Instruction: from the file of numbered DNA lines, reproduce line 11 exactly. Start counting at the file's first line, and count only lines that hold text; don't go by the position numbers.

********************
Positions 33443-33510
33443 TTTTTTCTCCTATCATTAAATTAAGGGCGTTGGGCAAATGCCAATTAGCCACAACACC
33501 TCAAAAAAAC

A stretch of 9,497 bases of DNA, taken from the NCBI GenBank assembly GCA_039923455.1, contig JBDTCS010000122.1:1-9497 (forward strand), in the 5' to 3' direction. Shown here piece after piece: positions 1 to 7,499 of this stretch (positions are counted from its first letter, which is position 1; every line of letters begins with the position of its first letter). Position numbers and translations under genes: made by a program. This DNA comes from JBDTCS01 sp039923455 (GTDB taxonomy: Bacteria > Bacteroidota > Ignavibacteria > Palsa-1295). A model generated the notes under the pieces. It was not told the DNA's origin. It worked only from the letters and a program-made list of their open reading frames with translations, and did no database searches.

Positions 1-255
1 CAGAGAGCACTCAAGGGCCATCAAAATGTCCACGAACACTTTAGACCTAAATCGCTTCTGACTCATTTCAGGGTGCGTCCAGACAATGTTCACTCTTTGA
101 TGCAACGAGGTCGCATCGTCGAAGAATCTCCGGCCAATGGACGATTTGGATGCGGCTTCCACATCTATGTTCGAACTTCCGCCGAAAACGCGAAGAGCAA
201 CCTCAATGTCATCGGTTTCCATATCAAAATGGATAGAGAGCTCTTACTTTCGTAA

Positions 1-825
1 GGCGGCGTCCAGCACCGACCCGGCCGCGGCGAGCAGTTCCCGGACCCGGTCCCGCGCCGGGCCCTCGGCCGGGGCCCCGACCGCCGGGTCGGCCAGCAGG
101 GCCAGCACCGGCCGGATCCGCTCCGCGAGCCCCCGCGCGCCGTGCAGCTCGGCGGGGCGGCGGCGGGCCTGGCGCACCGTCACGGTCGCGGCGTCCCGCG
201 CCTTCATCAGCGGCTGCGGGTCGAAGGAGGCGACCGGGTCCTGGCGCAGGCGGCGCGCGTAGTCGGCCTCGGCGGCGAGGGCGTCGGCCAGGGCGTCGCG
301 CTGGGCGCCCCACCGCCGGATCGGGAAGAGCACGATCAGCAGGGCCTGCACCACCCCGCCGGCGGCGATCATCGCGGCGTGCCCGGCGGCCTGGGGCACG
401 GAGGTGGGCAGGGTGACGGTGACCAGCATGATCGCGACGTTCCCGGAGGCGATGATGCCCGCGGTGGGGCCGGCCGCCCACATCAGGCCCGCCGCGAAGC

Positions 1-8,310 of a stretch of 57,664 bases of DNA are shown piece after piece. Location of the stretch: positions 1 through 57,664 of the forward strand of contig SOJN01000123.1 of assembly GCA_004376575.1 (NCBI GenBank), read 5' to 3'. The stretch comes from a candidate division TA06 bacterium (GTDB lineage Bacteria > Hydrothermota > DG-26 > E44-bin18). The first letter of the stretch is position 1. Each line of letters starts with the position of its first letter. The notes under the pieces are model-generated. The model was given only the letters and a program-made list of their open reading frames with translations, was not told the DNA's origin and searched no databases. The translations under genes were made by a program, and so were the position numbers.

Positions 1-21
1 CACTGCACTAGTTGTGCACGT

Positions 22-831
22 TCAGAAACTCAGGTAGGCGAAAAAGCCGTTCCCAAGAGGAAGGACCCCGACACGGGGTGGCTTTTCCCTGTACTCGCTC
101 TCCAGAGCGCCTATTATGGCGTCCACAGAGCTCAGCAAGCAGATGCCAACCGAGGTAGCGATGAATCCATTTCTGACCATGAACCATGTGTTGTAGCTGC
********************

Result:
101 GCCAGCACCGGCCGGATCCGCTCCGCGAGCCCCCGCGCGCCGTGCAGCTCGGCGGGGCGGCGGCGGGCCTGGCGCACCGTCACGGTCGCGGCGTCCCGCG